But it's not just about looking good in person; there's the house to think about. For the house-proud -- almost everyone, in other words -- working at turning the cottage into a letter-perfect getaway worthy of chronicle in Architectural Digest, Elle Decor, or Wallpaper* (depending on the generation) is paramount. And believe it or not, size doesn't matter. It can be major, like Scott Bessent and Will Trinkel's place on Further Lane -- where the after-party for the Empire State Pride Agenda Benefit is being held this year -- not only the ultimate Hamptons address because of all the protected dunes but the ultimate gay address to boot, since it abuts Two Mile Hollow, the East Hampton gay beach. There's been many a near-miss at the intersection resulting from a two-driver, high-speed once-over.

Or it could be a minor place in what has been described as the Chelsea of the Hamptons -- the several blocks of cute little cottages north of the East Hampton train station. No wonder that Jean-Yves Legrand, whose well-regarded shop of modernist furniture, Neo-Studio in Miami, has opened an outpost in Sag Harbor, so that everyone who couldn't find anything at Sage Street Antiques can be assured of locating a bona fide treasure (and be assured it will cost a bona fide fortune). And Jonathan Adler, the retro-ceramics maven whose go-go pots, pillows, and lamps have won the hearts of designers everywhere, has just opened a store at 1 Main Street in East Hampton. Likewise, the design shop Comerford Hennessy at Home, which opened last summer in Bridgehampton, is still chicer-than-thou, but it's no longer small. This year, it has more than doubled in size and is now stocking everything from Jean-Michel Frank club chairs to Chris Lehreche lamps. And then there's the landscaping, which involves other decisions: One has to choose between the Hamptons' four most hunky -- and talented -- landscape designers: Mac Hoak, Madison Cox, Brian Sawyer, or Miguel Pons. Or don't decide: Let your budget do it for you.

In the Money

And then there are those who would probably lump the above gangs together under two words: amateur hour. For a not-so-select few, the East End is a playground for the same game of acquisitions that they play all week at work. In the Hamptons, just as on Wall Street, it's all about numbers: of acres, feet of beach frontage, Sub-Zero refrigerators, full-grown willow trees, house staff, Tod's loafers, commutes out and back by helicopter, the number of minutes spent on David Holmes's massage table, and the number of minutes spent waiting for a table at the newly refurbished Nick & Toni's. In the latter case, the wait just got more difficult, since the renovation has put a window in the kitchen, so diners (and those waiting) can watch the raw material turn into delicious stuff.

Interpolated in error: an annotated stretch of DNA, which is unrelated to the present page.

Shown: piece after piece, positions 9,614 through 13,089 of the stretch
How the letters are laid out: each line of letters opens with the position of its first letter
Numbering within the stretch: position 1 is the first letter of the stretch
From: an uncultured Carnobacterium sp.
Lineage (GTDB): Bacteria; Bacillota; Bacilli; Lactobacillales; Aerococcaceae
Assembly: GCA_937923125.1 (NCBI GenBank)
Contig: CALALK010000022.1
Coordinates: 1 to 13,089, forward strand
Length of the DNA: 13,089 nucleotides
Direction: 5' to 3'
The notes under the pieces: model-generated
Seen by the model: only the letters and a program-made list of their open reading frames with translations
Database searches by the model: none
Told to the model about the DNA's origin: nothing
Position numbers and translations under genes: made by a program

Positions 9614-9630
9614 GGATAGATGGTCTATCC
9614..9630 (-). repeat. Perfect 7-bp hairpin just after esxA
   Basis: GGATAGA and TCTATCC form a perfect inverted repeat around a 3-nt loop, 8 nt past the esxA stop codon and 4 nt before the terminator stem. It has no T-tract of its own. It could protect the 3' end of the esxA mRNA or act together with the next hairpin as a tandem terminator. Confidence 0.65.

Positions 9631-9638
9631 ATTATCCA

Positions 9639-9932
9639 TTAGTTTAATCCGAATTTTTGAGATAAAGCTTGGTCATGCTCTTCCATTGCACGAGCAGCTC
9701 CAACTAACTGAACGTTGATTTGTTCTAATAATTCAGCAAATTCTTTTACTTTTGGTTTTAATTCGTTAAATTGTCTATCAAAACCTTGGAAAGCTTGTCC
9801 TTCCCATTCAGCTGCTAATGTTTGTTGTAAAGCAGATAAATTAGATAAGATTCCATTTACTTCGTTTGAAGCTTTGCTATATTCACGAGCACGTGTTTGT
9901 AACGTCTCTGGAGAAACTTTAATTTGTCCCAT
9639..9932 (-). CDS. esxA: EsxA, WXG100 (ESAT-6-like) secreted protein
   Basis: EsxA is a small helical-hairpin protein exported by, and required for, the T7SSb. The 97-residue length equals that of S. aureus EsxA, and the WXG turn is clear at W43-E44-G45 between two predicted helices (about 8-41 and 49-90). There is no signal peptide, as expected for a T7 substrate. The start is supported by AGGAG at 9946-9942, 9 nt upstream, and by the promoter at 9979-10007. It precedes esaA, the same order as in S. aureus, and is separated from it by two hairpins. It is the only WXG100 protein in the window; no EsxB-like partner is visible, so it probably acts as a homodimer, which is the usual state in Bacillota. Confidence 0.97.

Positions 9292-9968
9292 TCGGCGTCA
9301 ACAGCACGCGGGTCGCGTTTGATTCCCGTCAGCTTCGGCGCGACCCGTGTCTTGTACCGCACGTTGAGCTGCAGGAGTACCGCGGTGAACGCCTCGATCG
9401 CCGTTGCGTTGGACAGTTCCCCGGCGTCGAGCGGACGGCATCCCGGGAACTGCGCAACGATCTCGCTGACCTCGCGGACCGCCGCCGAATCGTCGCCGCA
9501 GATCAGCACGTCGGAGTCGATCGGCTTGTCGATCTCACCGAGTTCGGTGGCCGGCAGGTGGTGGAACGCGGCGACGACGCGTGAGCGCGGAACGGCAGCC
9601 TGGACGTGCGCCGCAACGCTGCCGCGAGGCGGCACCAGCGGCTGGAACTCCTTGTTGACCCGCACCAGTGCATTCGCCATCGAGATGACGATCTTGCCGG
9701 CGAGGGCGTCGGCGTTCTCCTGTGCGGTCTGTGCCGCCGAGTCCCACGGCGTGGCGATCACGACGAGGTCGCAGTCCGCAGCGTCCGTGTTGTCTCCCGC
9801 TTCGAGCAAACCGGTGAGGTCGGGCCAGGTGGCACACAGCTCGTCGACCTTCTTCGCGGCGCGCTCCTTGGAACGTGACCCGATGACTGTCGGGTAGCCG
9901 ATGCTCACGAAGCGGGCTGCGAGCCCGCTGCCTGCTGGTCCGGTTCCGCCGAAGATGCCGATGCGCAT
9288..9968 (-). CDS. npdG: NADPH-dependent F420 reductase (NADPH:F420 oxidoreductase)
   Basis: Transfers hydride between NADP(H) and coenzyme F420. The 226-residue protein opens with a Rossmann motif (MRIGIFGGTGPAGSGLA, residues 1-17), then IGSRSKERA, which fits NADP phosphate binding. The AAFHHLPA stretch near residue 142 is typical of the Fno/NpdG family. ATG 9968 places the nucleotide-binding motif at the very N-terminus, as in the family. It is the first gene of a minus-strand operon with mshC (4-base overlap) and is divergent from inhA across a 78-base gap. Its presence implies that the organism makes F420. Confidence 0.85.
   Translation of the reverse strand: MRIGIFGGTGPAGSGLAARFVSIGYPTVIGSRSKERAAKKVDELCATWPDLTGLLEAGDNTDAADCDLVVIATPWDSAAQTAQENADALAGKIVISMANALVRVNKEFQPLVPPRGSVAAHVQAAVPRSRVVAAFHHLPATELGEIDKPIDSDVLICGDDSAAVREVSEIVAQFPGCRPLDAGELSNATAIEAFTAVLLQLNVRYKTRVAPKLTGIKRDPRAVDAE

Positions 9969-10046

They've got the house -- a six-bedroom, 15,000-square-foot shingle-style number designed by Francis Fleetwood (or perhaps just "school of"), nicely situated on 4.3 acres of an erstwhile potato field in Wainscott that ran them a mere $5.2 million. They've got the cars, the new Audi TT Roadster convertible, a '57 Corvette convertible -- red and white and mint all over -- and, last but not least, an SUV for the help. It would appear that they have everything, but that would be missing the point. There is always more to be bought. Or at the very least, more to be delivered. As anyone who has braved the nightmare of the hordes knows all too well, the ultimate luxury automobile is this: which-ever one the delivery guy is driving.